Being terrible at something is the first step to being truly great at it. Struggle is the evidence of progress.


                      • #12
                        A barn I was at during high school had a great way to store open bales vertically. The bale was stored in a three sided plywood 'box' just slightly deeper and taller than a typical bale. At the very bottom was a fourth board roughly four inches tall to give the bottom of the bale something to brace against. On top of the bale was a piece of plywood to put some weight on the bale to prevent it from tipping and to keep critters from curling up on top of the hay. It was a great way to keep the hay containted and very space saving!
                        "Beware the hobby that eats."
                        Benjamin Franklin


                        • #13
                          We have three plastic barrels (i.e. like the big 32-gallon garbage bins that have the flat tops) that we drop bales into. The sides of the barrel keeps the hay from exploding everywhere or getting wet, and when we're ready to feed from the barrel, we can just cut the strings and take flakes from the top. We waste very little hay using this method.

                          This is what ours look like: http://www.homedepot.com/Cleaning-Tr...atalogId=10053

                          A 40-pound bale will fit nicely into a barrel. Anything bigger, and you might have some "overage" at the top, but you'll definitely feed down quickly. As a side note, when our horse is living at home (he's being boarded right now for access to a kick-butt arena), we weigh feedings, partly to control our horse's weight and partly to save money. It takes a few extra minutes (and wouldn't work in a large barn), but it works for us.

                          ETA: Early in our relationship, Mr. GBED said, "You're one of those crazy frugal people aren't you?" To which I replied while batting my eyes, "Are you courting me, sir?"


                          • #14
                            I am just impressed that an open bale of hay lasts any of you long enough to merit a storage technique! If only....


                            • #15
                              Originally posted by fordtraktor View Post
                              I am just impressed that an open bale of hay lasts any of you long enough to merit a storage technique! If only....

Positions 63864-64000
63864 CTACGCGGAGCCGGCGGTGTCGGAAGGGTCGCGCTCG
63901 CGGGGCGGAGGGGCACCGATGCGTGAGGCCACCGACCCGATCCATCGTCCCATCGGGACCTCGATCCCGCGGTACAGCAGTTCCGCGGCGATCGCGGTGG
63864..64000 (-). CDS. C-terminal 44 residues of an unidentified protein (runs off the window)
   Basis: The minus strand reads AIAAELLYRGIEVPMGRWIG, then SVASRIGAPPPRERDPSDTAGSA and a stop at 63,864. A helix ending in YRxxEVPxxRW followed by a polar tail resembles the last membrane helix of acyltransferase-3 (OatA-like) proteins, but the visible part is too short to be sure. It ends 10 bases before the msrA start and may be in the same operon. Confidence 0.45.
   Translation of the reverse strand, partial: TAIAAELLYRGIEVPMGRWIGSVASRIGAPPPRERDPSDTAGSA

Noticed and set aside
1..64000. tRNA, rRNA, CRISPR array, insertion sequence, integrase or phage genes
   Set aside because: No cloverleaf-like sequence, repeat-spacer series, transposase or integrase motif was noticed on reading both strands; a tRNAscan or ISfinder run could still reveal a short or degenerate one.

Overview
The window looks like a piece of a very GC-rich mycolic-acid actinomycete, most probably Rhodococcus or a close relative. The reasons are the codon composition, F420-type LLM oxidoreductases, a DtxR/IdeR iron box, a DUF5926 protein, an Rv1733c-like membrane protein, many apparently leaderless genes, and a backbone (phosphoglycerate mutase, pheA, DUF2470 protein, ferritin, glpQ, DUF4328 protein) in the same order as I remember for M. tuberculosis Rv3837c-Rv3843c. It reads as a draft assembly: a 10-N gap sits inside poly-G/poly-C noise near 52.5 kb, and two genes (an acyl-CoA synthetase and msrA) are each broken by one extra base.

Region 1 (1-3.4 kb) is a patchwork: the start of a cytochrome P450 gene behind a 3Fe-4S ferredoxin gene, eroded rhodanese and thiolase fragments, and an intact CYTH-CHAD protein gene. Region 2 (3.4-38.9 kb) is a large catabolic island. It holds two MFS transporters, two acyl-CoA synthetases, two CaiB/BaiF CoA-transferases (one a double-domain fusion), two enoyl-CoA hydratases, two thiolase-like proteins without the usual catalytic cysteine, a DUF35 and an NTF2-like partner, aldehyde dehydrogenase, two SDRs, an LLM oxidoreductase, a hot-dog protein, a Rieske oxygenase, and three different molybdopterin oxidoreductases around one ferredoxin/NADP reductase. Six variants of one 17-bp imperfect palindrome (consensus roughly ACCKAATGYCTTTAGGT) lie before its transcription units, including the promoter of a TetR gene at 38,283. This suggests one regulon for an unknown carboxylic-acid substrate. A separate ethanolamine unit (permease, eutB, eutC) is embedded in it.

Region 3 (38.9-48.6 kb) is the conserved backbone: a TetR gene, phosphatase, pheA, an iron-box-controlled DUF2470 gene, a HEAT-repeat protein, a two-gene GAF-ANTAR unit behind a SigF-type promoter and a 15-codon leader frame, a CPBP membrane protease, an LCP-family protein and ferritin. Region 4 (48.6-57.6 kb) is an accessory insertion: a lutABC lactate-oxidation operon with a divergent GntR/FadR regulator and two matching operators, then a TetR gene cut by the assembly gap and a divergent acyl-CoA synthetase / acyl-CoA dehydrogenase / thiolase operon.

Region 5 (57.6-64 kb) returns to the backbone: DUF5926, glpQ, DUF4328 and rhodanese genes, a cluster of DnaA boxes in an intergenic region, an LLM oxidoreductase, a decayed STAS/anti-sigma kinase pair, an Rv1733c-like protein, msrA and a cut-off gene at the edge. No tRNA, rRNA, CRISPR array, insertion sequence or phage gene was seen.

That's what I was thinking! I "store" a bale in the wheelbarrow, from the hay pile to the horses. Then I do it again.

                              Now during the winter we do have open bales, because we use 700 lb. large rectangulars. When THOSE flakes fall over, it can be a very sad day. We generally manage it with the strings (i.e. pull required number of flakes off then retie the bale).
                              Shall I tell you what I find beautiful about you? You are at your very best when things are worst.


                              • #16
                                Originally posted by fordtraktor View Post
                                I am just impressed that an open bale of hay lasts any of you long enough to merit a storage technique! If only....


                                • #17
                                  My boys told me that they willingly "store" the open bale of hay for me for around 12 hours before I haul it to the manure pile!


                                  • #18
                                    I frequently buy the compressed 750lbs bales, those only just fit the 8ft bed of the truck.
                                    When unloading, I have no choice put to store those vertically, coz I cannot lift 750lbs out of the truck, so I cut the twine, take out flake by flake and store it vertically. Works perfect.


                                    • #19
                                      My hay chute allows me to drop the bales down so they land on end. I open the door, slide them over and lean them against the wall and pull off flakes as I need them. Works like a charm! I'm surprised more people don't store them on end - saves a lot of space.


                                      • #20
                                        Yep - me, too. All the time.